Rather than channeling the Gettys and the Rothschilds, perhaps you should consider managing your money like a Kung Fu master, says Passive Income MD. Apply Bruce Lee Principles To Your Financial Education.
Do you have money laying around in an old account from an employer you’ve moved on from? The Physician in Numbers did, and she realized just leaving it there would cost her thousands of dollars. Mind those fees because Fees Always Matter.
You know what else always matters with your investments? Total return, which is a combination of the increase in net asset value of the investment (capital appreciation) and the dividends distributed from the investment. Why anyone would prefer a stock with a much lower total return if it pays a good dividend is beyond me, but that’s the opinion Mr. Free at 33 expresses. Dividends Versus Capital Gains: Has AT&T Been a Better Investment Than Visa? [My answer: Clearly not — I did leave a rational comment, but it must be awaiting moderation (or has already been moderated away)]
I wish I’d written this post before we booked our flights to Quito. If I had, I would have known to use a Chase card to book the fares. Travel Insurance & Benefits: Evacuation Coverage & Credit Card Perks You Didn’t Know You Had.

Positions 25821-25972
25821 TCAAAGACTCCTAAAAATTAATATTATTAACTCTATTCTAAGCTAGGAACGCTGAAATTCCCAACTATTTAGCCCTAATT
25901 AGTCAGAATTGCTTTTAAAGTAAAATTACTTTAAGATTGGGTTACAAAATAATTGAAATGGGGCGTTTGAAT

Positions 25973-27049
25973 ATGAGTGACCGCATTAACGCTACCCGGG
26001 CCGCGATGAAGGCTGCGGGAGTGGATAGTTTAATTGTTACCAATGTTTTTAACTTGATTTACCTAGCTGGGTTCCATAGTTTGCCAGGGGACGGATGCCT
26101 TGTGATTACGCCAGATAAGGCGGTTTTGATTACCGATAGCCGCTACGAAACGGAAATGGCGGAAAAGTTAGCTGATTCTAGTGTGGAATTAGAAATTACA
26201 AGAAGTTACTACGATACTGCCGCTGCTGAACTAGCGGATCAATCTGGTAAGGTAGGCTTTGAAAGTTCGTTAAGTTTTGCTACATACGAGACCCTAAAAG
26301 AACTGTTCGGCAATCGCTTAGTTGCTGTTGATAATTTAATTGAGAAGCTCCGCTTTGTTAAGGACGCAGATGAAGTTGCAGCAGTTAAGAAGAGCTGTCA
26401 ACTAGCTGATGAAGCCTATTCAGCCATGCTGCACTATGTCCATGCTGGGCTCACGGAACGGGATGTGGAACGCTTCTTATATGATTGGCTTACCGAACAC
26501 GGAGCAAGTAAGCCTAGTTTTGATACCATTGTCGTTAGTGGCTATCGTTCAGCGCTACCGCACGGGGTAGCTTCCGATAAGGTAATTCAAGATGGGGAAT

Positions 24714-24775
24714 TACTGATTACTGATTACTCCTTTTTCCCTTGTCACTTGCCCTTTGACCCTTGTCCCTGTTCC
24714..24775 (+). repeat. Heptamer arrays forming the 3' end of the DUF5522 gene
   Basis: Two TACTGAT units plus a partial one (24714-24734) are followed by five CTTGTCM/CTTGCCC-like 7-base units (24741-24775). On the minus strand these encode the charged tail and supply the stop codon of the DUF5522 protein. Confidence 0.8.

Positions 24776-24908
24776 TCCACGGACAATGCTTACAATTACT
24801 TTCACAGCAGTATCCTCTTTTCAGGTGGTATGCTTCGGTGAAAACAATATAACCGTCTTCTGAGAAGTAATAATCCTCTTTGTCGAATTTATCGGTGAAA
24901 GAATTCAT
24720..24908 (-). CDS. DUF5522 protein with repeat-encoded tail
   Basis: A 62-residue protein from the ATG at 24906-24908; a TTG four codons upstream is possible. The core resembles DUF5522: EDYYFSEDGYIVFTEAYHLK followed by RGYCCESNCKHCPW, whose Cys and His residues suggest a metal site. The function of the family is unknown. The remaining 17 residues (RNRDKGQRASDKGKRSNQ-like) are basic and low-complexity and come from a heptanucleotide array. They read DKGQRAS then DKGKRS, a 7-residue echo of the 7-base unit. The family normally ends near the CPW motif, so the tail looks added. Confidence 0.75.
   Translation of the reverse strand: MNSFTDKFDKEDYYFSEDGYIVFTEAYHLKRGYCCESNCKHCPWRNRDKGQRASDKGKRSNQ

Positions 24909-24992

Are you doing the backdoor Roth annually? If not, are you really missing out? The Backdoor Roth Point / Counterpoint: A Must-Do or Meh?
I dropped a few dollars yesterday, taking my family to Hamilton in Chicago. It was a tremendous experience that made everyone very happy. The White Coat Investor approves. Spend Money On What Makes You Happy.
Have Luggage, Will Travel
We left our home on Friday with four carry-on size rolling bags, four backpacks, and no idea where we were heading.
For many months, we were planning on spending the fall in Ecuador. About a week ago, we heard about some protesting in the capital city of Quito, the mountainous metropolis where we planned to spend our first month.
No biggie, I figured. Protests are not uncommon, especially in Latin America.
This turned out to be different. Police have been taken captive, tens of thousands of indigenous people have blocked roads throughout the country. The air is filled with tear gas and the smoke from fires and makeshift mortars.